Market Extra: As Twitter rethinks its San Francisco footprint, a bigger $9 billion question hangs over the city’s office market

by | Jul 27, 2022 | Stock Market

Twitter Inc. put its large San Francisco office footprint on review for downsizing on Wednesday, and has nixed the opening of an office in Oakland, Calif., a person with direct knowledge of the matter said. The move clouds the future of the social-media site’s stylish San Francisco headquarters, a 1.1 million-square-foot trophy office complex at 1355 Market Street, where Twitter
occupies about 75% of the space, according to Trepp data.

Cutbacks by technology giants could result in painful ramifications for San Francisco, a city with a skyline and culture dramatically reshaped in recent decades by a tech boom on its home turf, but also by staggering inequality and a homelessness crisis made worse by the pandemic. Twitter said in a statement Wednesday it was “evaluating our global office portfolio and resizing certain locations based on utilization,” but also that its decision doesn’t “impact our current head count or employee roles.” Offices in Seoul; Wellington, New Zealand; Osaka; Madrid; Hamburg; Sydney; and Utrecht, Netherlands, were put under review for closure when leases expire, a person with knowledge of the matter said. The plan would be to resize offices in Tokyo, Mumbai, New Delhi, Dublin, New York and San Francisco, but scrap plans entirely for a downtown Oakland outpost. Twitter has been battling Elon Musk in court after the Tesla Inc.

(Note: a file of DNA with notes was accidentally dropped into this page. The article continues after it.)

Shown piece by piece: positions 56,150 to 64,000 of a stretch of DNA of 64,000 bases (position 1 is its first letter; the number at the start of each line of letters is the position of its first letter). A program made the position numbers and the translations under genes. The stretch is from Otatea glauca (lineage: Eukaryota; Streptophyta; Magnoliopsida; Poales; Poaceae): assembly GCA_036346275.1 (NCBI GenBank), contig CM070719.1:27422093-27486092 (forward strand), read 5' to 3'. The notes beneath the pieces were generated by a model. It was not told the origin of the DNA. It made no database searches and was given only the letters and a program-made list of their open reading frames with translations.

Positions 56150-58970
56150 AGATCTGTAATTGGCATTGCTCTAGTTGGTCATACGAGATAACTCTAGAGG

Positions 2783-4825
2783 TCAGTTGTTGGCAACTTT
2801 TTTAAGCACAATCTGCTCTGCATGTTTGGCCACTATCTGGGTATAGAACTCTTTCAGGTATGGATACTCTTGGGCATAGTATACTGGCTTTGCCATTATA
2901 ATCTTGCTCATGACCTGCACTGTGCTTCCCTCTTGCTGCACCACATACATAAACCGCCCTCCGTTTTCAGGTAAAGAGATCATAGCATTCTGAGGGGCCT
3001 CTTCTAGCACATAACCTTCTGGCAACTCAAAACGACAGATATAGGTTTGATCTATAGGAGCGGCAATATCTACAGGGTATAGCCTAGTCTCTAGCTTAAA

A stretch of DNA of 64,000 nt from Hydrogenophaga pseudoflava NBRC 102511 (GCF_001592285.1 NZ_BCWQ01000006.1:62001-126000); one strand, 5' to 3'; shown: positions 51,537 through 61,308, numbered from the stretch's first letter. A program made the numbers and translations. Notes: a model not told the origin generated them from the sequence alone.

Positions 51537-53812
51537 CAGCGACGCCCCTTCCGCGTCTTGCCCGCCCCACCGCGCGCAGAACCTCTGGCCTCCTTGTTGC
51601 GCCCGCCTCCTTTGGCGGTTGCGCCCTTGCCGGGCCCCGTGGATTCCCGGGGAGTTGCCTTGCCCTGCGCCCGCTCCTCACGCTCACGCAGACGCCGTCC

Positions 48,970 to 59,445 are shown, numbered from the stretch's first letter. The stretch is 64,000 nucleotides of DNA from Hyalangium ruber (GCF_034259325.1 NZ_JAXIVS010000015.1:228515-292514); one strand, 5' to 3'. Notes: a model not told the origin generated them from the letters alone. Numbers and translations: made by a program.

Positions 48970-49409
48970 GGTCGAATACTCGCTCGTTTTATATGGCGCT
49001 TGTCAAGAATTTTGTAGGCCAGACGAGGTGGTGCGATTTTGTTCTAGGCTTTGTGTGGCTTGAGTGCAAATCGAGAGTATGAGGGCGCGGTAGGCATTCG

chief executive notified the company he was terminating his $44 billion agreement to acquire it, after raising the issue of bots and spam on the platform. A $9 billion cloud Beyond Twitter’s headquarters, lenders have financed some $9 billion worth of office properties in San Francisco in recent years by selling commercial mortgage bonds to investors, per a Trepp tally. Once viewed as a relatively safe real estate bet, especially trophy buildings, office properties lately have been an acute source of worry for landlords and financiers due to the rise of hybrid work. “There are a lot of technology companies that drive San Francisco that aren’t coming bac …

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